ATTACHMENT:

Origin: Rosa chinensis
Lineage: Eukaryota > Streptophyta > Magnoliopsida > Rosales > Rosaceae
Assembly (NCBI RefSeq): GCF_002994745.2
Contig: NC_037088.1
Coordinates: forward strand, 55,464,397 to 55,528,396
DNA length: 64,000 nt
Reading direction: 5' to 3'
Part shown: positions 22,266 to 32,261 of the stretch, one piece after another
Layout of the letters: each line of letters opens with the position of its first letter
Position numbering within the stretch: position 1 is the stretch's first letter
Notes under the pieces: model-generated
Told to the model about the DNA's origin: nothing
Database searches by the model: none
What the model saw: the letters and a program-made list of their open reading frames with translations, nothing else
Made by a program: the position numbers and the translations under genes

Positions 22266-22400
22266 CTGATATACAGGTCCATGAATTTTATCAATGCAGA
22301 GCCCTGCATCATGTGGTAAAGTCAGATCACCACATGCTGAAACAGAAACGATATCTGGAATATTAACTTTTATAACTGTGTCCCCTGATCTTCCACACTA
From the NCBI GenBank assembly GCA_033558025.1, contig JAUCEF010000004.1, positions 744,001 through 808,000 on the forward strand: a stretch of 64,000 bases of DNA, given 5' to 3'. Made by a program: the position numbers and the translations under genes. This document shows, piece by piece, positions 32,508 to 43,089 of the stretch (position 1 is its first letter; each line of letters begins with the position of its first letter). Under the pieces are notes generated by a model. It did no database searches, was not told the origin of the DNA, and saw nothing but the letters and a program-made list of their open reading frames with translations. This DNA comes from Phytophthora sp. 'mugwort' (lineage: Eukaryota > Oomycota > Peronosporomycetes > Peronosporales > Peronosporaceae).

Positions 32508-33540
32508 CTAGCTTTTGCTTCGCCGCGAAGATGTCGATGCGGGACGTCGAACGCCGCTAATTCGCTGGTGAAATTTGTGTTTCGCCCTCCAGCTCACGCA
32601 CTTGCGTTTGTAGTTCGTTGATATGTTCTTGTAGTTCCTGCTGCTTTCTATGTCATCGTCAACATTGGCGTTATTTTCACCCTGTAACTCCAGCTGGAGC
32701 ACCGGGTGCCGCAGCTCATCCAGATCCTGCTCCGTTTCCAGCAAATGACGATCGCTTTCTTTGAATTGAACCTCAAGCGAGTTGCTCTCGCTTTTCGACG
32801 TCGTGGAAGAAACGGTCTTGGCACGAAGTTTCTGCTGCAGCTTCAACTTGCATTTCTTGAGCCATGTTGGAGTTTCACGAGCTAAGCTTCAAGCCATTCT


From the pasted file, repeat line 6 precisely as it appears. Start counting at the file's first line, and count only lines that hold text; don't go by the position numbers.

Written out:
DNA length: 64,000 nt